The long awaited medical marijuana in Pennsylvania is now here and Pittsburgh permits will start being issued in October. Pennsylvania has had a lot of trouble implementing its medical marijuana laws just as many other states, but now it is time to decide upon zoning of dispensaries and the outlets that can sell it. Many other states have struggled with zoning in an attempt to keep it away from residential areas and schools. Pittsburgh permits for dispensaries within the city is more oriented towards creating easy access to patients.
An update to Pittsburgh’s zoning code could establish by October where medical marijuana dispensaries, growers and processors may do business in the city.
Legislation introduced by city council last week would direct growers and processors largely toward industrial zones. For dispensaries, the measure includes mixed-use commercial districts, neighborhood commercial districts, general industrial areas, Downtown and the North Shore as potential sites.
Applicants would need to receive zoning variances in order to set up shop elsewhere in Pittsburgh.
“You need [dispensaries] to be in a relative business district so you can get easy access,” said Councilman Corey O’Connor, who sponsored the proposal with council President Bruce Kraus and Councilwoman Natalia Rudiak.
Pittsburgh appears unlikely to see many grower or processor operations, which often tend toward less urban areas.
But local dispensary applications “are going to become more frequent in the next five to six years,” Mr. O’Connor said.
City zoning officials drew up the legislation at council’s request, relying on guidance in state law and precedents set in other communities. Gov. Tom Wolf signed Pennsylvania’s medical marijuana law in April 2016, effectively legalizing several non-smokable forms of the treatment.
The approved pills, oils and other products aren’t expected to be legally available until early 2018. In June, the state announced that five companies would have initial clearance to dispense medical marijuana in southwestern Pennsylvania.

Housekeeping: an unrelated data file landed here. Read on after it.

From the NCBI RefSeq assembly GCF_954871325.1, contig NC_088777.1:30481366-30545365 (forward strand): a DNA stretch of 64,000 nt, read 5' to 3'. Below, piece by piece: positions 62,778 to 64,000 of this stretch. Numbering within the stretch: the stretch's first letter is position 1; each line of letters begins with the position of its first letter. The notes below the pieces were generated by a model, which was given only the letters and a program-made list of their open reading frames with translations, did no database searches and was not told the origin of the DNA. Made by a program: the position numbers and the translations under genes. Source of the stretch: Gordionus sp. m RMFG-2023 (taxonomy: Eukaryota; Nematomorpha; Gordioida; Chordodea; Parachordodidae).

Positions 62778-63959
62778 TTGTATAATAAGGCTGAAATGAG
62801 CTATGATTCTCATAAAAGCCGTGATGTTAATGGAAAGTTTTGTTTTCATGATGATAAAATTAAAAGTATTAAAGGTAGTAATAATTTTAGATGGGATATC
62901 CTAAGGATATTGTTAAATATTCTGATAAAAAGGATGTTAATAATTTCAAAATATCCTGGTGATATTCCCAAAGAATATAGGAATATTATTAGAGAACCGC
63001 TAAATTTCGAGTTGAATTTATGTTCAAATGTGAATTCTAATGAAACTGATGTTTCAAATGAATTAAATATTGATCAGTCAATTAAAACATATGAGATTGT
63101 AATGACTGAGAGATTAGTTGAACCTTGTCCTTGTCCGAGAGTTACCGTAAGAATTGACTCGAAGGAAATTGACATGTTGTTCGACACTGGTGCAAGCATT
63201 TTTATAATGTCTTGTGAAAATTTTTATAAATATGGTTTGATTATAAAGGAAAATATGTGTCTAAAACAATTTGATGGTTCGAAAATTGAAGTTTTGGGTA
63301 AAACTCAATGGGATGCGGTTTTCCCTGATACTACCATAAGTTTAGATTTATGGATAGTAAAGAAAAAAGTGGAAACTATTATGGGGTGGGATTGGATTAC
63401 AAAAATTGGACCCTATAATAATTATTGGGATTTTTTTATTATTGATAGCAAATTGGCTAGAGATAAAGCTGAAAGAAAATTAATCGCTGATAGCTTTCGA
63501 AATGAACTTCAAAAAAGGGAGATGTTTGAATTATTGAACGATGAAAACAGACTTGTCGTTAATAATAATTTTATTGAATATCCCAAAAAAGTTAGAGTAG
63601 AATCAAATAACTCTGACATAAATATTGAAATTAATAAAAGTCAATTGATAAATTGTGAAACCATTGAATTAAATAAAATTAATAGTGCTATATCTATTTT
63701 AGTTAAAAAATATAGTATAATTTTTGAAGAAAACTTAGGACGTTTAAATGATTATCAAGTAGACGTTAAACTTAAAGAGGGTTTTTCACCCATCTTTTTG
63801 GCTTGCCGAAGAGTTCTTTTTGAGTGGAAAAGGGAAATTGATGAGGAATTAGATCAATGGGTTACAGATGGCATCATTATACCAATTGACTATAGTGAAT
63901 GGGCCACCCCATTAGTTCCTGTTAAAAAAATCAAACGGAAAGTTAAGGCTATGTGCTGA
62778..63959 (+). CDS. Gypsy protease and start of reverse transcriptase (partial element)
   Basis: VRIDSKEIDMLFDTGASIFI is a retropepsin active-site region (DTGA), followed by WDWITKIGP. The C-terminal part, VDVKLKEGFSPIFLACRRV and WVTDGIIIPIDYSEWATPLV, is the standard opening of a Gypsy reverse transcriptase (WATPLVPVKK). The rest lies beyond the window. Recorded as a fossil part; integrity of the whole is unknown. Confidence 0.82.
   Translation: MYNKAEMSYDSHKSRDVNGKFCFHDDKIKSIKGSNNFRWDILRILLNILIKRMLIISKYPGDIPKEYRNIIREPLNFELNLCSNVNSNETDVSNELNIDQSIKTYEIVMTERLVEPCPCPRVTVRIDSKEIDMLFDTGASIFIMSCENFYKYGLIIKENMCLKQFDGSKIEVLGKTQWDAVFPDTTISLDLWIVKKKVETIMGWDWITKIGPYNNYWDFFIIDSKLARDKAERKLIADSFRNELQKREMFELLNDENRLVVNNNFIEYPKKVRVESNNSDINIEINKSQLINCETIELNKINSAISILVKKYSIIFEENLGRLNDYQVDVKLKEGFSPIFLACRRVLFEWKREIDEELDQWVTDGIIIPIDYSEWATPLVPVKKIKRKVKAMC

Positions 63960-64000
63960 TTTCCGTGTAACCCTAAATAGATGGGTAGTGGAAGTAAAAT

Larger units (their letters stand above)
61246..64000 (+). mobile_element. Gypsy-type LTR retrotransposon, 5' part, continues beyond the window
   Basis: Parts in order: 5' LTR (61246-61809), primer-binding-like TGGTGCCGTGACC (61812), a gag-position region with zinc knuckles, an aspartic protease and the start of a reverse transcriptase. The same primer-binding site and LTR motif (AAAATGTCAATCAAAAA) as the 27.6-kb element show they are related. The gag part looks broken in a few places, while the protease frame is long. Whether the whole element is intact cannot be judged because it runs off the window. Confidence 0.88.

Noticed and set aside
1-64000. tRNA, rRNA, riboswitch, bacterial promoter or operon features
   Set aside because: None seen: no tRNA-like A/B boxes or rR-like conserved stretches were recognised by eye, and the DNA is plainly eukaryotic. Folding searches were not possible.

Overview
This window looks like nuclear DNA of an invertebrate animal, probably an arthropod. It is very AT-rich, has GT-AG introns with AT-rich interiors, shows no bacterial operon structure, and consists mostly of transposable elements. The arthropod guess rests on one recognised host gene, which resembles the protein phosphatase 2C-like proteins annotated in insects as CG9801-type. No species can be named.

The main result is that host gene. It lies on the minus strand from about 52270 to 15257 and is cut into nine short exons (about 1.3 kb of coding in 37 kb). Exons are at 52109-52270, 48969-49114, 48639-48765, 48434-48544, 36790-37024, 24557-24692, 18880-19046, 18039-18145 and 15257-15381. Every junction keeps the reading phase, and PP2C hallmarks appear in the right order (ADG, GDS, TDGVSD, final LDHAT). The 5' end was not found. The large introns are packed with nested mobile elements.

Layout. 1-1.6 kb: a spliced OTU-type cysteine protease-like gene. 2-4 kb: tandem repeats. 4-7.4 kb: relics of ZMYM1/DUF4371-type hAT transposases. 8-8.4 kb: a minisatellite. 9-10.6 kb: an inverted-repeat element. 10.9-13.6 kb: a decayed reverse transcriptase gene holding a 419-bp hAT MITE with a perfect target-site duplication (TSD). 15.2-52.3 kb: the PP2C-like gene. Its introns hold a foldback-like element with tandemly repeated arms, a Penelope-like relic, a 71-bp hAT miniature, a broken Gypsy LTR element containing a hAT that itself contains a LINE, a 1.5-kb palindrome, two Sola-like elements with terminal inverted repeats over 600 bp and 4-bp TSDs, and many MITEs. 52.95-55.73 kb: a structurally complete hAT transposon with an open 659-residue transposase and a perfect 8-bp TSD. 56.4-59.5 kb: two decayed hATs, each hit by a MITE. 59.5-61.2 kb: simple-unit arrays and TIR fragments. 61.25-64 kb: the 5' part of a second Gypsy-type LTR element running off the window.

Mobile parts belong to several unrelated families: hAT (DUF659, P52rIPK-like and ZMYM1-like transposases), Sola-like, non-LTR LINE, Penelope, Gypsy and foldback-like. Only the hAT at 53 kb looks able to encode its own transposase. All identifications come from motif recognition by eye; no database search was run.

One of them, Keystone Relief Centers, already received city zoning clearance for a Squirrel Hill location on Forward Avenue, approved as an unlisted use. Mr. O’Connor said the council legislation tailors zoning standards to dispensaries and their function.
Under the bill’s current language, that would mean treating the businesses “no differently from a pharmacy-type use,” at least from a zoning perspective, zoning administrator Corey Layman said. He said the proposal would not permit the outlets in strictly residential districts.
“We looked at best practices. We looked at what our constraints were, and direction from the state — since that’s where this is coming from — and tried to present the most responsible ordinance for [council] to work from,” he said.
At the nonprofit Pennsylvania Medical Cannabis Society, executive director Patrick K. Nightingale said the legislation shows that “the city is making sure [dispensary] license winners don’t run into a problem.”
“We have to have them in areas where patients have access to them,” Mr. Nightingale said.
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